Data Science & AI

Answering your machine learning and data questions

Zest AI team
January 28, 2019

In using machine learning to power credit decisions, more data put through the right models means better outputs. Clients using our machine learning (ML) modeling tools employ up to 10 to 100 times more variables than they used to when they built models with traditional math (linear regression).

That vastly improves their ability to make more good loans and fewer bad ones. But we also know that switching to ML models raises lots of data questions: how much, what kind, how clean, etc. Here are the most common questions we get about what kind of data we look for, how we use that data, and whether that data needs to leave your data center (spoiler alert: it doesn’t).

How do you deal with missing data or unlabeled data?

ML models are exceedingly good at finding a way to relate even messy and missing data in a meaningful way. They’re also really good at dealing with unstructured data such as search and browsing history, and time-series structured data (CRM/transactions). You can come up with all kinds of creative ways to join these types of datasets in an ensembled machine learning model that unearths meaning from the mix. For example, rather than merely looking at whether there is a bankruptcy or two in a file (about the most that a linear model can handle), an ML model can look at all the information for each bankruptcy event, the time between events and the length of time since the most recent event. Our datasets typically include large swaths of missing data such as when data are only available if the customer applied online, or when data went missing due to an upgrade or change in the data source. These are par for the course for us.

Do I need to bring huge amounts of outside data into my model?

Generally not. We see great results from using application and bureau data you already have or pay for, which can generate hundreds of features or variables. If it makes sense, we can help you identify outside data sources that can add lift to a model, such as LexisNexis or telecom payment histories. Our tools can help you calculate the economic impact of any variable or feature to decide what’s worth including and what’s not.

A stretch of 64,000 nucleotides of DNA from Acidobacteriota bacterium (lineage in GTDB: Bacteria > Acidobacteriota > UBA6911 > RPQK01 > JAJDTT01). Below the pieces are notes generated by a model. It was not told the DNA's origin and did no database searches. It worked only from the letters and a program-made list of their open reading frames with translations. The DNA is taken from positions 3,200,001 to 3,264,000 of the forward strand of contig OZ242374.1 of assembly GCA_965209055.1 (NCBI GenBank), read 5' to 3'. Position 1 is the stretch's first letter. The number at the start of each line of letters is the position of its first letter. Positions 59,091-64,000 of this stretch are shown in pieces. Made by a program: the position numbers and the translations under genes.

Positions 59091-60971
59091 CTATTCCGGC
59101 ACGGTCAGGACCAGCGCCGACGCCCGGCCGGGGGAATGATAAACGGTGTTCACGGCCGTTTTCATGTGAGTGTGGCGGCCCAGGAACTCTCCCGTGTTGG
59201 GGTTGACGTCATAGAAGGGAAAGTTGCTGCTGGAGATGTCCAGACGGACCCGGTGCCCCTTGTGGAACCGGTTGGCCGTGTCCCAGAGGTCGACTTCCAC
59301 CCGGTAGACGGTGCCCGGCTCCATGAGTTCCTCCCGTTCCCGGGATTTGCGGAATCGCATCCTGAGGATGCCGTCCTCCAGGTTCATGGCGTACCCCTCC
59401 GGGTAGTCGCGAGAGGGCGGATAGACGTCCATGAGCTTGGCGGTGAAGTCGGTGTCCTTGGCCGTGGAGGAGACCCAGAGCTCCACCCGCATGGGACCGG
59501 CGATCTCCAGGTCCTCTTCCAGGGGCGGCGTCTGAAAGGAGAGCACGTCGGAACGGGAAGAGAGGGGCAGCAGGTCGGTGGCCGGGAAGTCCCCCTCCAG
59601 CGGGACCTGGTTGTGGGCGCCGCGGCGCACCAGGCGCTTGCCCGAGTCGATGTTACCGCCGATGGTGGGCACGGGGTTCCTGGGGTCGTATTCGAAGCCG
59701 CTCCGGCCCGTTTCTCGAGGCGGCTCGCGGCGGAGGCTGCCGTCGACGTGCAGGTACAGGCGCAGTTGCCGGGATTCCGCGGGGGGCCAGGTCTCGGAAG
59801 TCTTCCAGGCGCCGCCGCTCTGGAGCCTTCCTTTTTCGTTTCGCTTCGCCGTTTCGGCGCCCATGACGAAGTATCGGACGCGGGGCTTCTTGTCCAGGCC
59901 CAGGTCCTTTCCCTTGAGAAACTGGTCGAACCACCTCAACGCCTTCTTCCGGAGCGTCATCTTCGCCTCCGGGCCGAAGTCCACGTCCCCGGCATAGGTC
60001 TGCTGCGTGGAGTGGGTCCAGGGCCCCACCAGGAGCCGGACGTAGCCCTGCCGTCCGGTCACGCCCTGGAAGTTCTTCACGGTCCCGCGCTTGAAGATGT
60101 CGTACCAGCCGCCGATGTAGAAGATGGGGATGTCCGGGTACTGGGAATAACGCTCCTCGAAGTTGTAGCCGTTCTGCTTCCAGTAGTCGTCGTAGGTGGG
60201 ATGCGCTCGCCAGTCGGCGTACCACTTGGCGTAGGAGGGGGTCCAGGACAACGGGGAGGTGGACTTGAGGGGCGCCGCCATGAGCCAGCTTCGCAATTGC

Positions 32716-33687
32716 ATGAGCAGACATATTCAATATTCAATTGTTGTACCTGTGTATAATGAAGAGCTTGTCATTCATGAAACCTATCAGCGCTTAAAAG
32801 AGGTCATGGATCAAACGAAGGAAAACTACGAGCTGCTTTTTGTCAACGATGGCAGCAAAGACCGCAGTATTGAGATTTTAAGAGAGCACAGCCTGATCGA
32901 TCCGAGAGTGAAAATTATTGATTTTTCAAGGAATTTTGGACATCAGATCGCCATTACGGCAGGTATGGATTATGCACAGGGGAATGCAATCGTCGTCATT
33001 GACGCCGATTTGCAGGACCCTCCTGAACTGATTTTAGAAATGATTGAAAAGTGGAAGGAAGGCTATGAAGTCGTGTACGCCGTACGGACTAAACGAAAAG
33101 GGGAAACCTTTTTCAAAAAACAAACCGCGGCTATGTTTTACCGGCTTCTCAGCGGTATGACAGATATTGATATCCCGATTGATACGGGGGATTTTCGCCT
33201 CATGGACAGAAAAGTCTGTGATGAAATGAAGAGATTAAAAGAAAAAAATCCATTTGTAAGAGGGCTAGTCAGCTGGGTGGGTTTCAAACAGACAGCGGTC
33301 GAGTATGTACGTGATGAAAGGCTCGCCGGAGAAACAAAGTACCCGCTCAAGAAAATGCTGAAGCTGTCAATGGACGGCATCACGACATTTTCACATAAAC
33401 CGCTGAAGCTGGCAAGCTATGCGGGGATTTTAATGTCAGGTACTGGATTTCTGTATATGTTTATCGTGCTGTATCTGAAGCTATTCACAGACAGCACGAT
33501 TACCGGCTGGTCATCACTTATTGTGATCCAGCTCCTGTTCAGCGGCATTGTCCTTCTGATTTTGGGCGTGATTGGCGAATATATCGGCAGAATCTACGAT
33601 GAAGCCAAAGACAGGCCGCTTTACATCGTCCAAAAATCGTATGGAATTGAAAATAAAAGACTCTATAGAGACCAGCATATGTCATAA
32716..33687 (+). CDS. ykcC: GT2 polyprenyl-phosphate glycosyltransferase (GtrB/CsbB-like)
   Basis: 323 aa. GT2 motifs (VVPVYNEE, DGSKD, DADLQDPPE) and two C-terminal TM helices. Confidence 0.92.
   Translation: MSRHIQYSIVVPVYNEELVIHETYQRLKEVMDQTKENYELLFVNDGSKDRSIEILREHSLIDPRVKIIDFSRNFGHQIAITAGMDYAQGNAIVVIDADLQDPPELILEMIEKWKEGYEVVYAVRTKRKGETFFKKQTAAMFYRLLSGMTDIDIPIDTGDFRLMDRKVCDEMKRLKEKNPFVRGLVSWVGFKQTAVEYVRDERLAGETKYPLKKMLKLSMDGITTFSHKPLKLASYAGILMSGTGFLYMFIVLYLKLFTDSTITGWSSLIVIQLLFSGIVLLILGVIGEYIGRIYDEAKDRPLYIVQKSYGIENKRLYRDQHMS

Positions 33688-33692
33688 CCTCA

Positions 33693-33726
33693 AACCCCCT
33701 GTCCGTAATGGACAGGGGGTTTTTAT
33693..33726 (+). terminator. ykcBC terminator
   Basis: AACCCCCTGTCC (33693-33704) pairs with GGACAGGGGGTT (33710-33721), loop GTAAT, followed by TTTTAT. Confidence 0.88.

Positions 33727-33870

Do you use social media data?

No! Despite a lot of hype around insights that can be gained by stalking someone on Facebook or Twitter, the truth is that social data provides nowhere near the signal that typical credit variables do. Besides, it’s creepy. Our bank customers and the credit bureaus have plenty of great data that can build an accurate profile of a customer without having to find out where they went on their last vacation or if they’re fond of IPAs.

How do you clean up the data?

Spending time with the data is a key part of the modeling process. Our tools are designed to reveal inconsistencies and oddities that indicate issues our customers didn’t even know they had. The process typically starts with a manual inspection of the data based on several dimensions including distribution, the rate of missingness, and outlier occurrence, among other things. This process results in thousands of visualizations of the data used to drive modeling decisions based on each customer’s business needs. For example, while working with one customer, we noticed that one variable they provided, the age of a credit account on file, exhibited a wildly different distribution in the training data than it did in the validation data. We flagged the conflict for the customer, and they corrected it.

Does the data need to leave my data center?

Nope. You can build your models with Zest AI's tools entirely on your own premises. If you’d like to have us build models with you, we can work on dedicated hardware within your data center with VPN access.

What’s your approach to creating new variables from the data we have?

We can take lots of different types of complex data sources (such as trade lines, CRM, and application data) and build them into your ML models — inputting as much data as possible to generate the most predictive model. Some of the engineered variables sound more complex than they are, such as the ratios of types of closed accounts to other types of closed accounts or to the total number of closed accounts. The result is improved accuracy and performance. For one customer, we converted raw tradeline data from three different credit bureaus into features such as the rate of increased use of revolving credit products. This variable, combined with credit limit data, enabled us to identify a population that was on its way to running out of credit on existing products and therefore represented a much higher credit risk. The model was able to make use of data that was already present but was not being used by existing models.

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